- The Morning Coffee – 20 August 2014
- Fuhu Plans to Flatten the Competition with the 24″ Nabi Big Tab HD Android Tablet
- Blurb Adds Bookstore Distribution to Their Self-Pub Service
- GigaOm is Wrong to Call Kindle Worlds a Bust
- Delaware Passes Law Which Makes eBooks and Other Digital Content Inheritable
- Exclusive: New Samsung Galaxy Tab 4 Nook to be in Stores Wednesday, Will Cost $179
Posted: 19 Aug 2014 08:10 PM PDT
Posted: 19 Aug 2014 01:02 PM PDT
The Nabi Big Tab HD is an Android device so large that it defies the label tablet. Due to arrive this fall, the Big Tab HD is going to be available in 20″ and 24″ models which will cost $449 and $549, respectively.
The Big Tab HD runs Fuhu’s own modified version of Android 4.4 on a Tegra 4 CPU with 16GB internal storage, 2GB RAM, Wifi, and Bluetooth.
While the full specs have not bee released, we do know that the 20″ Big Tab HD will feature a 1,600 x 900 pixel display, while its larger sibling will have a 24″ display with a resolution of 1,920 x 1,080, or about the same number of pixels as on the latest 7″ Android tablets. These monsters will weigh in at 10.5 pounds and 13.5 pounds, respectively.
These are absolutely massive devices, but like the existing products in this niche they are not strictly intended to be tablets. That suggests a certain amount of mobility, and given the anemic 1.65Ah batteries (or the weight) that is simply not realistic.
Rather, the Nabi Big Tab HD is less a tablet than a child-friendly competitor to Viewsonic’s VSD220 wireless monitor. That device has a 22″ screen, but it concedes the impossibility of mobility and eschews a battery entirely.
The Nabi Big Tab HD, on the other hand, has just enough battery life for you to use the bundled forklift to move the device from one room to the next. That should be enough, I think.
This tablet also features customized software, including parent and child modes, kid friendly games, educational apps, and more. The tablets also ship with Google Play, and there's also a Nabi app store for access to age-appropriate apps.
The post Fuhu Plans to Flatten the Competition with the 24″ Nabi Big Tab HD Android Tablet appeared first on The Digital Reader.
Posted: 19 Aug 2014 12:43 PM PDT
The POD service Blurb has just pulled off the holy grail of self-publishing; thanks to a new deal with Ingram, Blurb authors can now distribute their print-on-demand or offset printed trade books to nearly 39,000 retailers around the world.
Blurb is joining Createspace and Ingram’s own Lightning Source in offering an option to distribute to bookstores. Launched in 2005, Blurb is best known as a POD service which specializes in graphics intensive titles like coffee table books, cookbooks, and textbooks. They boast a catalog of over 3 million titles from nearly 2 million authors, most of whom are outside the US.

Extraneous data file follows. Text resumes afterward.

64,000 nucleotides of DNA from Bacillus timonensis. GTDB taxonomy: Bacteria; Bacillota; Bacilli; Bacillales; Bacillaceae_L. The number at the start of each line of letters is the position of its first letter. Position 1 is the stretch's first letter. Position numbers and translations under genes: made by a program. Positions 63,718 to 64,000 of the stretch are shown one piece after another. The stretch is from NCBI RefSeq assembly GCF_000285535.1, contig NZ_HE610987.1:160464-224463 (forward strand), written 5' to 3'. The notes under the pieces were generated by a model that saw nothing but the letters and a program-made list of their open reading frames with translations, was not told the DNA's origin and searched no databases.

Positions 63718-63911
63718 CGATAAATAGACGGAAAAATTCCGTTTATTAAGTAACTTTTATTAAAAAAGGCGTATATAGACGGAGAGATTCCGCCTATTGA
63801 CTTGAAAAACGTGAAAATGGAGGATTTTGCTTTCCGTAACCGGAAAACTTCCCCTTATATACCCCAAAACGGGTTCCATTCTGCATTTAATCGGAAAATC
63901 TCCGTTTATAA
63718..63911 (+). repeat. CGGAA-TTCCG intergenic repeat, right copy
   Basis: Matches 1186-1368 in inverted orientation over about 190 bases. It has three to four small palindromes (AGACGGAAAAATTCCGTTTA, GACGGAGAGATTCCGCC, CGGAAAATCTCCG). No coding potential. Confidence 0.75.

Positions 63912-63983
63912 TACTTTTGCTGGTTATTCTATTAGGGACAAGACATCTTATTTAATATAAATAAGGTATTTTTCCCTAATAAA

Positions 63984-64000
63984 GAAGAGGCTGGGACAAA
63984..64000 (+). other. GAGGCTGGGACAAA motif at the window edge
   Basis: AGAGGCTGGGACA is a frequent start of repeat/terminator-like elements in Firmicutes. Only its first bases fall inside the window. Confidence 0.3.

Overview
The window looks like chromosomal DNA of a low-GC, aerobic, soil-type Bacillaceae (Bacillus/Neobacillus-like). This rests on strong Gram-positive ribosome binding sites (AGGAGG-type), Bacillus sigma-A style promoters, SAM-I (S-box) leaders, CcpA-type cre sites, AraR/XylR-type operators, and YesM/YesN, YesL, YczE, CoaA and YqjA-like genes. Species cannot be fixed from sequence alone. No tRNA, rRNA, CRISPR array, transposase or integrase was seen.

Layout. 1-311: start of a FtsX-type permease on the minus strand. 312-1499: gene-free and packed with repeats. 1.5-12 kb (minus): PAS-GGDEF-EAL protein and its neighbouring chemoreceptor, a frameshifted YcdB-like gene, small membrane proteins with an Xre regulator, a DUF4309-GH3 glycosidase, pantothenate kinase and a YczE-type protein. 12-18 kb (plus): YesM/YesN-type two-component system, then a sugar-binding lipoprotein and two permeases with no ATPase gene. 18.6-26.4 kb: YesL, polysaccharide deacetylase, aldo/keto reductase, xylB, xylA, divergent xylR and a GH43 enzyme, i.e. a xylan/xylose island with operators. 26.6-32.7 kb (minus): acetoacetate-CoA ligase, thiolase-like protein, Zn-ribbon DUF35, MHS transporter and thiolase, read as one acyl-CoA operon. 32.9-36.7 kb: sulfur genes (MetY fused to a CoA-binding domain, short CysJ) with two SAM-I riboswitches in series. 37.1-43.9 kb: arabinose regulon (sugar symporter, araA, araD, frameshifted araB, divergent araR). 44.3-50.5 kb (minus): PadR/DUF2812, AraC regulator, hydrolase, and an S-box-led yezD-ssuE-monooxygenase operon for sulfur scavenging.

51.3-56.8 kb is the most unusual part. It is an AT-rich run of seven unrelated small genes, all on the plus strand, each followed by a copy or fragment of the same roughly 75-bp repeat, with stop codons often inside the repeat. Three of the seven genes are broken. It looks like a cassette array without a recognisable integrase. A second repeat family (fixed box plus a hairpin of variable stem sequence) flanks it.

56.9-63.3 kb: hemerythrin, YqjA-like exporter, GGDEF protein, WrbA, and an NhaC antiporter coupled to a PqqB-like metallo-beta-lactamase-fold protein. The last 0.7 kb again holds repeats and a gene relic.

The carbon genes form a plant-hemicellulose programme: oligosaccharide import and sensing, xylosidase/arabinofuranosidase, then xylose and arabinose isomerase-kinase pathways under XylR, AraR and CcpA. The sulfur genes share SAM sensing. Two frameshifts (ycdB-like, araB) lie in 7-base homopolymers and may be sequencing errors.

As a result of the deal with Ingram, works distributed via Blurb can be included in Ingram's catalog, and authors will also be able to offer a range of discounts (25%, 36%,or 55%) to entice booksellers to carry their book. New trade sizes and cheaper printing prices from Blurb will help authors make money on print distribution.
In related news, Blurb also testing a conversion service for ebook distribution to the Kindle Store:
Has anyone tried the new service? Are you considering it? Let me know what you think.
The post Blurb Adds Bookstore Distribution to Their Self-Pub Service appeared first on The Digital Reader.
Posted: 19 Aug 2014 11:07 AM PDT
When Amazon launched Kindle Worlds in May 2013 many people misunderstood the new service, and it appears that misunderstanding continues to sway journalists even today.
On Sunday GigaOm published an article describing Kindle Worlds as a bust. Working from a recently published research paper, Jeff John Roberts calls Kindle Worlds “a bust for fans, and for writers too”.
While it is possible that KW is a bust, Mr Roberts doesn’t prove that argument. In fact, his approach is not just wrong but completely irrelevant to the reason Kindle Worlds was created.
Later in this post I will discuss my standards for judging whether KW is a bust, but before we do that let’s pin down exactly what we are talking about.
Far from being a portal for fanfiction, Kindle Worlds is a publishing imprint. Organizationally, it belongs to Amazon’s publishing divisions, and it is not part of KDP. This is an important distinction because had KW actually been about fanfic then it would have been announced as a self-publishing portal related to KDP.
Instead, KW is about copyright holders (movie studios, authors, publishers, media companies) choosing whether they wish to publish works by outside authors.
As Tobias Buckell explained last year, it’s about licensing, not fanfic:
If you look at KW from the viewpoint of licensed content and not fanfic then Mr Roberts arguments tend to fall apart:
He is simply wrong to say that “authors contributed 46 Pretty Little Liars works to Kindle Worlds”; that is the number published, not how many were submitted.
We don’t actually know how many were submitted; all we know is the number of works that made it through the process and were published. And that’s not the same thing.
I do not think counting the number of works produced is the right way to go about measuring the success of a program; if that were the case then a publisher which produces 10 titles a year is only a tenth as successful as one which produces 100 titles each year. (And heck, I know one author who only writes a single novel each year; by Mr Roberts’ reckoning she must be a failure compared to authors who write 4 or more books a year, and not a financially successful author with a rabid fanbase.)
Bigger is generally better, yes, but I think a better yardstick would be to track the revenues and count the reviews. If you can show me that authors and publishers aren’t making a lot of money from this, now that would be an argument that Kindle Worlds was a bust.